Bluebonnet Park is 46,098 acres with many Lighted Baseball/ Softball Fields, Soccer Fields as well as play areas, picnic shelters, a fishing lake and walking and jogging paths.
Located : Off the 287 by-pass
(Congressman Joe Barton Parkway and U.S. 287 Bypass)
This is a 3,570-acre impoundment on the Waxhachie Creek which is one of the largest attractions in Ellis county and offers much of the areas opportunity for water sport activities. There are boat launching ramps as well as camping and picnic areas surrounding the lake. At Highview Marina you can rent paddle boats.
%Location : 4 miles SW of Ennis on hwy 34.
The bluebonnets are also known as the wolf flower, buffalo clover, and 'el coneja' (the rabbit) and was originally named for its striking similarity to the sunbonnets of pioneer women. There is a Comanche legend which has its own origins of the bluebonnets and describes the tribe's struggle against starvation, cold, and disease. It says that the Great Spirit told the chieftains that their most treasured and special possessions should be burned and scattered to the four winds as an offering. This was overheard by a little American Indian princess who decided to sacrificed her beautiful doll with a headdress from a blue jay. The following day, where the ashes had fallen, there was a beautiful carpet of blue flowers the same shade as the blue jay's feathers.
The Bluebonnet Trails
The Ennis area is known for their spring showing of bluebonnets and some 42 miles of trails which have been created there to drive around. The Texas Legislature named them “The Official Bluebonnet Trail of Texas.” Bluebonnets are the state flower of Texas and their wider spread of distribution in the state was instigated by President Lyndon B Johnson’s wife (Lady Bird Johnson) in her attempt to beautify Texas. The cobalt blue flowers pop up along freeways, carpet the hills and paddocks and pretty much flower wherever seeds are dropped. Their showing draws something like 50,000 people every year.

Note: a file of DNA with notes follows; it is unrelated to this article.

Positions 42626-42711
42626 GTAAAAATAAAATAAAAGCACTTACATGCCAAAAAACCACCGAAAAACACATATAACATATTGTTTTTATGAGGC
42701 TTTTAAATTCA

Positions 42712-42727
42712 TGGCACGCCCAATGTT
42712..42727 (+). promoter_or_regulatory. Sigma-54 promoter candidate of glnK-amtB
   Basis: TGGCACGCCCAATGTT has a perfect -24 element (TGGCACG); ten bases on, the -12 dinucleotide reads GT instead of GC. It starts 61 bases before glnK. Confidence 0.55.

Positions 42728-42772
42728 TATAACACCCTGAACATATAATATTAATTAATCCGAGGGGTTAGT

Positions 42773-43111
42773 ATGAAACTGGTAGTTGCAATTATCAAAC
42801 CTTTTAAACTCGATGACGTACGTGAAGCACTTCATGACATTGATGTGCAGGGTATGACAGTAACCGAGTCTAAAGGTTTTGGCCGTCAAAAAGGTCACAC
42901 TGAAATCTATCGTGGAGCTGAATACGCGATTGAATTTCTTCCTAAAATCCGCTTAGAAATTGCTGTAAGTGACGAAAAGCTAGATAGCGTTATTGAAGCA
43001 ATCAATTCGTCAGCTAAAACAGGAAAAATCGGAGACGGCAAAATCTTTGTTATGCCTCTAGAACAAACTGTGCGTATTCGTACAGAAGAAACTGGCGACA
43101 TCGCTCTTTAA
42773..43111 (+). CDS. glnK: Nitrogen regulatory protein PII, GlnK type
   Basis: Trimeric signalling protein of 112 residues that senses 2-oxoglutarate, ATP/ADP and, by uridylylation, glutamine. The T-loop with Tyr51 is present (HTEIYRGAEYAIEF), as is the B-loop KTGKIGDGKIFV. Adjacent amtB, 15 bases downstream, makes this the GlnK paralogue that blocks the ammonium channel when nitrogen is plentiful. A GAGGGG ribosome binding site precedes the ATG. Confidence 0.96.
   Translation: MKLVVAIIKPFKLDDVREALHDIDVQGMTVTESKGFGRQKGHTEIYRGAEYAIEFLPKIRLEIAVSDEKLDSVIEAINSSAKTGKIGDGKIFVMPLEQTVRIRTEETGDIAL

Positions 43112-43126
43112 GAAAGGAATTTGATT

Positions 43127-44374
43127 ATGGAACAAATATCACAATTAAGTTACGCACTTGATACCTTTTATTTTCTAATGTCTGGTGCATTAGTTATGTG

The Indian Legend
The legend of the flower tells of a young Indian chief who delighted in the sunset colours and glows he often sat and watched, His dream was to be able to paint this beauty but all he had was a buckskin, stiff heavy brushes and crude war paints. After one night seeing one of the best sunsets he had ever seen, he heard a voice telling him to look down. By his feet he found a graceful plant shaped like a delicate brush wet with paint which matched the red of the sunset. He raised the tip to his soft buckskin and suddenly the colour transferred. Other brushes also sprang up dripping with the various colours of the sunset. He plucked each one and used them to create his picture. After he has finished his glorious picture, he looked down to where he had tossed all the used brushes and he saw they had all taken root and multiplied creating a striking carpet of beauty of the paintbrush.
The other wildflower that is also seen on the trails is the Indian Paintbrush – also known as the Scarlet paintbrush. They vary in range of colour from orange, scarlet, cream and yellow and when mixed with the bluebonnets, the display is very pretty and colourful. They are a parasite type of flower which relies on the roots of other plants to help them grow and so can be hard to transplant.
Little Mustang Creek Park
The Park leads down to the banks of Lake Bardwell. Its a nice drive or walk if you're feeling like it. There is a nice high view of the lake from the park as well as viewing a pretty array of bluebonnets and Indian paintbrush in the spring.
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